School LAND Trust Program – Appropriate Expenditures
A council shall create a program to use its allocation…to implement a component of the school’s improvement plan or charter agreement, including:
- The school’s identified most critical academic needs;
- A recommended course of action to meet the identified academic needs;
- A specific listing of any programs, practices, materials, or equipment which the school will need to implement a component of its school improvement plan to have a direct impact on the instruction of students and result in measurable increased student performance; and
- How the school intends to spend its allocation of funds under this section to enhance or improve academic excellence at the school.
State Board Rule R277-477-4 Appropriate Use of School LAND Trust Program Funds
(1) Parents, teachers, and the principal, in collaboration with an approving entity, shall use School LAND Trust Program funds in data-driven and evidence-based ways to improve educational outcomes, including:
- strategies that are measureable and show academic outcomes with multi-tiered systems of support; and
- counselors and educators working with students and families on academic and behavioral issues when a direct impact on academic achievement can be measured.
(2) School LAND Trust Program expenditures are required to have a direct impact on the instruction of students in the particular school’s areas of most critical academic need.
(3) A school may not use School LAND Trust Program funds for the following:
(a) To cover the fixed costs of doing business;
(b) For construction, maintenance, facilities, overhead, security, or athletics; or
(c) To pay for non-academic in-school, co-curricular, or extracurricular activities.
(4) A school district or local school board may not require a council or school to spend the school’s School LAND Trust Program funds on a specific use or set of uses.
(5)(a) A council may budget and spend no more than $7,000 for in-school civic and character education, including student leadership skills training and digital citizenship training as described in Section 53G-7-1202.
(b) A school may designate School LAND Trust Program funds for an in-school civic or character education program or activity only if the plan clearly describes how the program or activity has a direct impact of the instruction of students in school’s areas of most critical academic need.
(c) A school may use a portion of the school’s School LAND Trust Program funds to provide digital citizenship training as described in Section 53G-7-1204.
(6) Notwithstanding other provisions in this rule, a school may use funds as needed to implement a student’s Individualized Education Plan.
(7) Student incentives implemented as part of an academic goal in the School LAND Trust Program may not exceed $2 per awarded student in an academic school year.
Examples of expenses that have not been allowed in the past consistent with R277-477:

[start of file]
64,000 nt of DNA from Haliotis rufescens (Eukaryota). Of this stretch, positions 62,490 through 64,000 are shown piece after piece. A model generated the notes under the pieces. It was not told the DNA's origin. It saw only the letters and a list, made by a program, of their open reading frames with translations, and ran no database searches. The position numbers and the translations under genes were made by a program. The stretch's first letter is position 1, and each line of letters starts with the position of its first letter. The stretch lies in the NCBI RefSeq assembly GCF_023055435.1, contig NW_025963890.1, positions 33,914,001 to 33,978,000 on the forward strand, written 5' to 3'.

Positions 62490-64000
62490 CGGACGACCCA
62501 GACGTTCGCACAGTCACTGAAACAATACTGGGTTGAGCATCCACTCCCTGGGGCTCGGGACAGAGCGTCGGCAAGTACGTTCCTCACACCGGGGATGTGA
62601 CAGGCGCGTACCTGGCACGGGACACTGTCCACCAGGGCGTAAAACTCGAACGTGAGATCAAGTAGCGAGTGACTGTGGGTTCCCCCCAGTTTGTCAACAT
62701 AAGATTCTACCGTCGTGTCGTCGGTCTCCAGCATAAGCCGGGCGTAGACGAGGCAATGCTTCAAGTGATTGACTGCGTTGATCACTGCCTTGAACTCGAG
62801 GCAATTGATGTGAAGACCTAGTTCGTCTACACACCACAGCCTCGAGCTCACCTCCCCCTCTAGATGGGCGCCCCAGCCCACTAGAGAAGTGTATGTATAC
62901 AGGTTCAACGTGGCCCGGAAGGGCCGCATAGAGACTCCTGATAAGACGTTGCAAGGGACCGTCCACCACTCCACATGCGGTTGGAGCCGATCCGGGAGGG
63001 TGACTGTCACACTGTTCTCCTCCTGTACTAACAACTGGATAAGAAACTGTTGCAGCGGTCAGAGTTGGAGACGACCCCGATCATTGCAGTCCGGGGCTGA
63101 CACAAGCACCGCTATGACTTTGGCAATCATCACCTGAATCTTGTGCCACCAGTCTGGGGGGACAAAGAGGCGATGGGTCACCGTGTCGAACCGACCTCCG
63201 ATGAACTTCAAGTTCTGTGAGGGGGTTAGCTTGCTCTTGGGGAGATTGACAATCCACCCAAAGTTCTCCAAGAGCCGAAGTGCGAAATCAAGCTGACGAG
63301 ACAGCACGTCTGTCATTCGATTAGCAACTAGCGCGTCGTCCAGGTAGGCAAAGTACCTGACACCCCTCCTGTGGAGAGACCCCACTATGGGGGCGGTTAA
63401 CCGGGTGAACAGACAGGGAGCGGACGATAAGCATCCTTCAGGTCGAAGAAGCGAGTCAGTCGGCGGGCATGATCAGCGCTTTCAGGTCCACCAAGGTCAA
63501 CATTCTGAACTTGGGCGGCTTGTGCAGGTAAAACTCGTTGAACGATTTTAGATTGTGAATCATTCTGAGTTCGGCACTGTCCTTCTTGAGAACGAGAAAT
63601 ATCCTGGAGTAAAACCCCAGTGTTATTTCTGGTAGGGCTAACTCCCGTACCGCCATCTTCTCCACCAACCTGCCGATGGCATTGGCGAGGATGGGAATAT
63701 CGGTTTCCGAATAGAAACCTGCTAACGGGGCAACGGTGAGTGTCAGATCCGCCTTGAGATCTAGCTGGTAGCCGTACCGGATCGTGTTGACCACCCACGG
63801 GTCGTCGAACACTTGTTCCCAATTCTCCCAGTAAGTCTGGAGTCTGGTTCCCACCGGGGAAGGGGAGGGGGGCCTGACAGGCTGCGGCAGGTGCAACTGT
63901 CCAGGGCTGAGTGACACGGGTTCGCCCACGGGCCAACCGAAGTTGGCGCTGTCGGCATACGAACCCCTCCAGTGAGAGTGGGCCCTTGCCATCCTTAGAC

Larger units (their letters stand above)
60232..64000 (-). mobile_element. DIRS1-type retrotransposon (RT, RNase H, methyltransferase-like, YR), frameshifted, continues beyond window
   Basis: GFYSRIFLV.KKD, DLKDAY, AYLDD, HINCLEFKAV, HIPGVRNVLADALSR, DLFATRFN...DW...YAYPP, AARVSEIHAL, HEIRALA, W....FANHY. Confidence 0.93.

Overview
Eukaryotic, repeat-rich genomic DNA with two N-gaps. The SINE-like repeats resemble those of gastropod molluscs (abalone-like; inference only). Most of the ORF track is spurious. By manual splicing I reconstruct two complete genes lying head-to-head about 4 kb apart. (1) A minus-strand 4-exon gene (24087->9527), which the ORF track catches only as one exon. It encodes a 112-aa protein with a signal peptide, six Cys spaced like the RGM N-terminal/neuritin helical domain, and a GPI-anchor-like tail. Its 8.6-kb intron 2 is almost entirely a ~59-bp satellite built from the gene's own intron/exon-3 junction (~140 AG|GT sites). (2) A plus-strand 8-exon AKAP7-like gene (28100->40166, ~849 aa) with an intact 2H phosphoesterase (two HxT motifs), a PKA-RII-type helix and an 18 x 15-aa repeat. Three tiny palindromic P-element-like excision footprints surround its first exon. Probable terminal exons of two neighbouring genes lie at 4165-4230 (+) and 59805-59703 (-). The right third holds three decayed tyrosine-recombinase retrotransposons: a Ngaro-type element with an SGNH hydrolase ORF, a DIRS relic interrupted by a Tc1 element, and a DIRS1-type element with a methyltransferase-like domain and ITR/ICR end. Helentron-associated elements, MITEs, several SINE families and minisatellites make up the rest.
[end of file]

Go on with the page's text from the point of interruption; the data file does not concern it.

See R277-477-4 (3)(a) and (b)
- Mailing and accreditation costs
- Admin, clerical, secretarial, staff bonuses, and technical support costs
- Phones and heating/air conditioning costs
- Appliances, servers, copy machines
- Furniture (except as needed to house purchased items such as a computer cart or bookcases for a purchased take-home reading library)
- Playground, sports, and physical education equipment
- Audio visual equipment in non-classroom locations
- Non-academic field trips, expenses for council meetings, team building exercises
- Uniforms and clothing (school t-shirts, choir robes, theater costumes)
- Non-academic student incentives/rewards that cost more than $2/student/year, gift cards
Examples of expenses that have been allowed in the past subject to local board approval:
- Student technology, including hardware, software, and access points
- College prep, credit recovery, and study skills classes
- Academic field trips, before and after school tutoring
- Classroom supplies, equipment, smart boards, computer carts, and materials
- Aides, teachers, and tutors
- Professional development for teachers directly tied to academic goal, including instructional coaching (faculty meals, per diem, and travel as necessary)
- Books, magazines, audio visual materials, student planners
- Band and orchestra instruments, sheet music, royalty rights for plays
- Home visits to support elementary reading goals
- Positive behavioral interventions directly tied to academic goals
- Mini-grants – small amounts set aside in a plan to support a specific academic goal where councils award funds for projects/activities that support that goal. Councils amend plans outlining specific mini-grant expenditures and how they support the goal. Local boards consider mini-grant expenditures for approval before spending funds to implement them.
Printable copy: Appropriate Expenditures 7.18